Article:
The plan is to hike some of the valleys near Mt. Cook. Unfortunately Elwin comes down sick, and decides to sleep it off. So, Angelique and I head up in 100% blue bird perfect weather to hike the Hooker Glacier area near Mt Cook, and hopefully the Tasman Glacier, too.

Like the glaciers in Patagonian Argentina we saw last year, these too create miles long sky blue lakes to the east. What we saw in Patagonia, by comparison, is almost unimaginable. Lake Argentina is 1,466 sq km, and Lake Pukaki is 179 sq km.  Still, these are impressive-and beautiful.

So we head out. The trail to the Hooker Glacier is really close to the tourist center in the valley, including the Hermitage Hotel, so there are lots of folks on the way. But that doesn’t matter. It’s really gorgeous.

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It is so pretty. It’s really HOT, and we seek shelter from the sun in a little hut. There are “rivers” literally spouting from the sides of the mountains. That tells me that the rock is porous, allowing underground streams to form from the melt-water from the glaciers above.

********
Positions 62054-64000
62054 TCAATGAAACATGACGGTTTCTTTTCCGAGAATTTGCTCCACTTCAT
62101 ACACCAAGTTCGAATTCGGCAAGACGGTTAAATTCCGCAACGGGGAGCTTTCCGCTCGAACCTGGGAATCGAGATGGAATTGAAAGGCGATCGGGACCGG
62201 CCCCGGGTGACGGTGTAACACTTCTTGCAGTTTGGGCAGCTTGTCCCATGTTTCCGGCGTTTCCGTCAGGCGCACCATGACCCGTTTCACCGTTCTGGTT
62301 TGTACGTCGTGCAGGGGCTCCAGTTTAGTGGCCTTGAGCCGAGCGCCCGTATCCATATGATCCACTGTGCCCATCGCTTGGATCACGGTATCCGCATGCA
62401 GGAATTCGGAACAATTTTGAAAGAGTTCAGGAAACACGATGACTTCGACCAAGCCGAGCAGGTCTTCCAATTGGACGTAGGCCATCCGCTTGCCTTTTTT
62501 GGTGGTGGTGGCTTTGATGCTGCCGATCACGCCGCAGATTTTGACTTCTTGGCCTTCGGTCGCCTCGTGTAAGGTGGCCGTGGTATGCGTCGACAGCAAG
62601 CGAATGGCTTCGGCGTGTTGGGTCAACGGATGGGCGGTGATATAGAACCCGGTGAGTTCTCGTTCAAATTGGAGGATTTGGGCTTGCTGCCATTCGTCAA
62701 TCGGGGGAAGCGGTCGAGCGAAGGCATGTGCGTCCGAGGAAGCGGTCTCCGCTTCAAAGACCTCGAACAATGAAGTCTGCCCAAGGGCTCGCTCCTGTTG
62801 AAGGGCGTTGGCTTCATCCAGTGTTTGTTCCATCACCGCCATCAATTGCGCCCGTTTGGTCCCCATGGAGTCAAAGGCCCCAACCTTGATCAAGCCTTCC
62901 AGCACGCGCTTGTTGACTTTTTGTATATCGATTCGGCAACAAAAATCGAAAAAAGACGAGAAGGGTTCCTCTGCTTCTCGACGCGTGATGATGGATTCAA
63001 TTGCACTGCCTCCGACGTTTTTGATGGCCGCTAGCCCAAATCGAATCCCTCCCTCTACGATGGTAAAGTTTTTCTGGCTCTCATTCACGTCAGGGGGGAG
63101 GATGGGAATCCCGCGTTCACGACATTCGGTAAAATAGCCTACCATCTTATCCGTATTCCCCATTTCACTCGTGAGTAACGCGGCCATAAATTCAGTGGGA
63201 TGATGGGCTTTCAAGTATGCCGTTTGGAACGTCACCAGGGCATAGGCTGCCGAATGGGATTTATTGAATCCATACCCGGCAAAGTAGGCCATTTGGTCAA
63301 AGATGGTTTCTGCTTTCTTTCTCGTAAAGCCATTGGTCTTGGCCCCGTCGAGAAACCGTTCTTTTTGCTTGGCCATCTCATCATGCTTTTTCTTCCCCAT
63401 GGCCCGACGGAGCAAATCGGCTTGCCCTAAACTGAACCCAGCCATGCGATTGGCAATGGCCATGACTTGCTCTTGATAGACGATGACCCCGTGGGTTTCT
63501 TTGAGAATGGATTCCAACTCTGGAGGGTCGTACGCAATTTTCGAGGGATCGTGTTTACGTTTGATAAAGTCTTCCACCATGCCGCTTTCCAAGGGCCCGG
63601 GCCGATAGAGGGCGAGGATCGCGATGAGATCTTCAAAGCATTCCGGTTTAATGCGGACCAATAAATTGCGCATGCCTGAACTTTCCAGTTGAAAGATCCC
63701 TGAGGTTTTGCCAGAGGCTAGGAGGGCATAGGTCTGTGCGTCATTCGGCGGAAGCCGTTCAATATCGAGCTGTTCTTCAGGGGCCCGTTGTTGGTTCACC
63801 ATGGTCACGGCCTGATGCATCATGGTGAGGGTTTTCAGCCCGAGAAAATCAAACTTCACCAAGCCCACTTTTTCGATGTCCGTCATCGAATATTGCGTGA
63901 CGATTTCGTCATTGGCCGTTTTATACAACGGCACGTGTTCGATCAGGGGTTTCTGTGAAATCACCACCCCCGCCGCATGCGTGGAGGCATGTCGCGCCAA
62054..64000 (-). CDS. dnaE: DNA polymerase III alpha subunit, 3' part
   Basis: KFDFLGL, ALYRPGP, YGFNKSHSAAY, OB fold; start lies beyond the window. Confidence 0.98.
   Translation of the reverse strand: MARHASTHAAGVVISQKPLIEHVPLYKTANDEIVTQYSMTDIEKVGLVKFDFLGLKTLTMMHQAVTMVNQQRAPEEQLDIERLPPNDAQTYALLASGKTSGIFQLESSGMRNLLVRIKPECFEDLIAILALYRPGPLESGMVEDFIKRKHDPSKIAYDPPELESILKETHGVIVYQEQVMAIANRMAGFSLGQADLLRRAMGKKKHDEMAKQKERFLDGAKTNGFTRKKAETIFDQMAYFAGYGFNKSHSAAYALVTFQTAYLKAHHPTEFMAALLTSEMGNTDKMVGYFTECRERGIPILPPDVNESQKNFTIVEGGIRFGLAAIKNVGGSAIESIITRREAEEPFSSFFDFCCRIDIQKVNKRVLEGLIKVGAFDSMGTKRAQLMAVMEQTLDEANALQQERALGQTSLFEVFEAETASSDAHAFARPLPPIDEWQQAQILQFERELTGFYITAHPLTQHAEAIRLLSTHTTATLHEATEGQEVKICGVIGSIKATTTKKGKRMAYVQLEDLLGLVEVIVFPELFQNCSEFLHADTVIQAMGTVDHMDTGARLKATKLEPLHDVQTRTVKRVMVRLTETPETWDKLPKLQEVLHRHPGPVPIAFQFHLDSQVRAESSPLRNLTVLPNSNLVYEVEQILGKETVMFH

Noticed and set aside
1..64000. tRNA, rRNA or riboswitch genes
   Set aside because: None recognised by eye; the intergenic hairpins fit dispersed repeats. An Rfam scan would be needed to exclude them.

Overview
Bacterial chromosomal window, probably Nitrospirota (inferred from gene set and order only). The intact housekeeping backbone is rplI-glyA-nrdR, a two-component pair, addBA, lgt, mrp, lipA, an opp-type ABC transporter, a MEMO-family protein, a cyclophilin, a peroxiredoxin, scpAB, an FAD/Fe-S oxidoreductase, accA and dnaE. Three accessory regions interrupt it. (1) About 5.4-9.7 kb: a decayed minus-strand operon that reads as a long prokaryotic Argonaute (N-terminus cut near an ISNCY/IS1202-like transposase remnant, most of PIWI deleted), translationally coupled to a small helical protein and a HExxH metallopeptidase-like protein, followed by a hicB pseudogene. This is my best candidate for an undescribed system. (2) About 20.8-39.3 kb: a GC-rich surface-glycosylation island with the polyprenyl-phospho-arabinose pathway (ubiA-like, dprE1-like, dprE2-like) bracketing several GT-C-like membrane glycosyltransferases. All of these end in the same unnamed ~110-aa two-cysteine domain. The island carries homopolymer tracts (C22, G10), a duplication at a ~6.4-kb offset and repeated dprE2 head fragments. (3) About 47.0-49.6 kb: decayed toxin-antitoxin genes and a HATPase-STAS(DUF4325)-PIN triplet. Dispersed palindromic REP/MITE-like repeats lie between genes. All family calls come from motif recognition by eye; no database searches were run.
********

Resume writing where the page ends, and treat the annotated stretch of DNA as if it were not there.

We meet lots of Australians – something that would be repeated over and over during my month in New Zealand. And they’d always tell me that, though Australia is beautiful too, it’s so expensive that they fly to New Zealand for their holidays.

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Across suspension bridges, up and up Angelique and I go, with the Hooker Glacier the goal. The trail has been re-worked a few times, and there’s an old suspension bridge, plus a to-be suspension bridge we pass as we go.

Down under the area closer to The Hermitage, there is a lake with ice bergs melting from the glaciers. It’s nowhere near the size of the Patagonia lakes – but it’s still cool!

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Rod and Angelique

I wish Elwin were here because it’s really spectacular. He and Angelique spent the last month in Australia, and there’s nothing like this there. Well, he’s going to just have to see the pictures I guess.

The Hooker Glacier, at the terminus, is not spectacular. It is small (relative to the massive glaciers in Patagonia we saw) and covered in an insulating blanket of rocks. But it’s still a glacier!

So Mt Cook did not disappoint. If you head to New Zealand’s South Islands, definitely check it out.

IMG_3388Angelique and I also headed to the Tasman Glacier Terminus. On the way I realized O-M-G we are smack in the middle of The Lord of the Rings Battle for Gondor! There is NO question. I looked it up and verified. I don’t have pictures. But wow! They did film those scenes right there.

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Spectacular Mt. Cook, and the Hooker Glacier (covered in rocks) underneath.